A: I get asked this a lot – not only because of the prevalence of these kinds of events, but also because we’re all becoming time-poor, and who wants to sit through a two-hour sales presentation any more?
I remember when corporate slide packs used to include photographs of the corporate offices, organisation charts and other, similarly “important” information. Show those types of slides these days and you’ll be booed out the room.
The big problem is: which details should you leave out about your company? You don’t want to risk missing out something important. That, of course, begs the question, how do you know what is important?
You could research each company you’re meeting and prepare a unique presentation for each one. That would be an excellent start, and if you haven’t researched the companies and individuals attending the conference, then you are missing a very important opportunity.
The best approach is to put yourself in the shoes of the audience. Imagine yourself as a customer at the event. You are rushed from one meeting to another, each one a barrage of facts, figures, features, benefits, slides, videos and even photos of corporate offices. How many pitches do you need to sit through before you can no longer remember who said what and which products go with which logos?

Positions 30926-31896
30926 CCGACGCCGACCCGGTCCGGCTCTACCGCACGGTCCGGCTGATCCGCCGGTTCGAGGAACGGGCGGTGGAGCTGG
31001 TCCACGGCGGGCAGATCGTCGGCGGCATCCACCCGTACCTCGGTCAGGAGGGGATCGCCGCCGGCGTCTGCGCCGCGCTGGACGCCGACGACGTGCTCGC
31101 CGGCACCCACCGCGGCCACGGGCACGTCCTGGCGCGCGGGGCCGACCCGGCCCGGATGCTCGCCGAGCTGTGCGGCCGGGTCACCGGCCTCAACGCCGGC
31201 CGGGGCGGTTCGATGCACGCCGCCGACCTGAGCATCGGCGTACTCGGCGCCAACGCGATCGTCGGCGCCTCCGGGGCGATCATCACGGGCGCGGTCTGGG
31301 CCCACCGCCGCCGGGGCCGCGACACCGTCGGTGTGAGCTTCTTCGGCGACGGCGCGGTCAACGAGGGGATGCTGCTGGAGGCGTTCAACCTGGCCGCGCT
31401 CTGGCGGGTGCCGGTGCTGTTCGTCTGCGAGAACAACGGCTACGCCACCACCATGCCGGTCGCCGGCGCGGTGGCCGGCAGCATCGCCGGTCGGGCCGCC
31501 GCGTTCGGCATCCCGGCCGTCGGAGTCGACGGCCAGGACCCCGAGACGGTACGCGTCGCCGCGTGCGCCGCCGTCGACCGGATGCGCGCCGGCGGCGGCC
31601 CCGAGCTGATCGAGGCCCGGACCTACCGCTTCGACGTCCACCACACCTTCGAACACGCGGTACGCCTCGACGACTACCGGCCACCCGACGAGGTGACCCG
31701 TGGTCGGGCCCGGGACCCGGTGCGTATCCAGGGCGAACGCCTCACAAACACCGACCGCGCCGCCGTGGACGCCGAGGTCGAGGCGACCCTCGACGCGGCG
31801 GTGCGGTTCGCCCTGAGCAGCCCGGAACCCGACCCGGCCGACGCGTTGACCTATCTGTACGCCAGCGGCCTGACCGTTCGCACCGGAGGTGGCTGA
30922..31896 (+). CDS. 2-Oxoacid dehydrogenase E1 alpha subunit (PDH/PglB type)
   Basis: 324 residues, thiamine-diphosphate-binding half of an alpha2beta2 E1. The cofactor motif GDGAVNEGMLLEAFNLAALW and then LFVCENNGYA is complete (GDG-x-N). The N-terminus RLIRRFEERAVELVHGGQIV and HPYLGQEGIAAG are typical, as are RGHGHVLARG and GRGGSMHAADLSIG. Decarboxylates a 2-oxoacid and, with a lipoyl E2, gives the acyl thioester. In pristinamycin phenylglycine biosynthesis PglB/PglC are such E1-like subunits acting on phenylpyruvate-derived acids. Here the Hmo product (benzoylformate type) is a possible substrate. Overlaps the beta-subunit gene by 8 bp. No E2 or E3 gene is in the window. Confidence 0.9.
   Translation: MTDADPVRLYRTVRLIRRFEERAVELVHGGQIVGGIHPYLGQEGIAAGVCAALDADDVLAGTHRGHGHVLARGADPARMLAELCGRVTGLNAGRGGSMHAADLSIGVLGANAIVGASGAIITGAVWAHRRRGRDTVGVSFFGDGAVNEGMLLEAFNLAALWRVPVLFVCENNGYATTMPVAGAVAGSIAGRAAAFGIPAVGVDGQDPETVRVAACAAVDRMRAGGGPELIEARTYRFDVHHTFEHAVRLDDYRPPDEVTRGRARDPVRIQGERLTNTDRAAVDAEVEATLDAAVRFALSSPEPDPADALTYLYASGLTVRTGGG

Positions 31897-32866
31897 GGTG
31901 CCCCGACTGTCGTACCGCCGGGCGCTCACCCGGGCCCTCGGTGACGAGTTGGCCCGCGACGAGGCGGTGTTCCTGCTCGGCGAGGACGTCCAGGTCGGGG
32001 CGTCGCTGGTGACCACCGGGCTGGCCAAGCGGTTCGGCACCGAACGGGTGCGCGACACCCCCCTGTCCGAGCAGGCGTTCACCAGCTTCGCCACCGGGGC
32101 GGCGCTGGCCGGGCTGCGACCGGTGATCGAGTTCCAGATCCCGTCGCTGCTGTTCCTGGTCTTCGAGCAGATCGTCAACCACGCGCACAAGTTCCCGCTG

In a very short space of time, the customers will be “pitch blind”. To get through that fog, you need to do something different.
Leave your laptop and brochures behind. Take only business cards, a notepad and pen. When you sit down at the start of each meeting, ask one simple question and then shut up, listen, and take notes. That simple question is as follows: “What can we talk about in this next half hour that will make the whole conference worthwhile for you?”
All you need to do is make sure that the ensuing conversation delivers against the answer to that question.
As soon as the meeting finishes, write down the three most important points you discussed, and as soon as you get back to the office, place those three points in a follow-up letter (for which you have already written the template).
Remember: the purpose of a meeting or event like this is not to sell. It is to make a connection. Your job is then to follow up on that connection and develop it into a relationship.
The Pitch Doctor, also known as Paul Boross, helps individuals and companies to create and deliver winning pitches, using his unique combination of business, psychology and performance skills to bring out the best in anyone. He is author of The Pitching Bible, which has hit the number one spot on Amazon and is soon to be followed by its companion guide, The Pocket Pitching Bible.
Got a question for The Pitch Doctor? Email email@example.com
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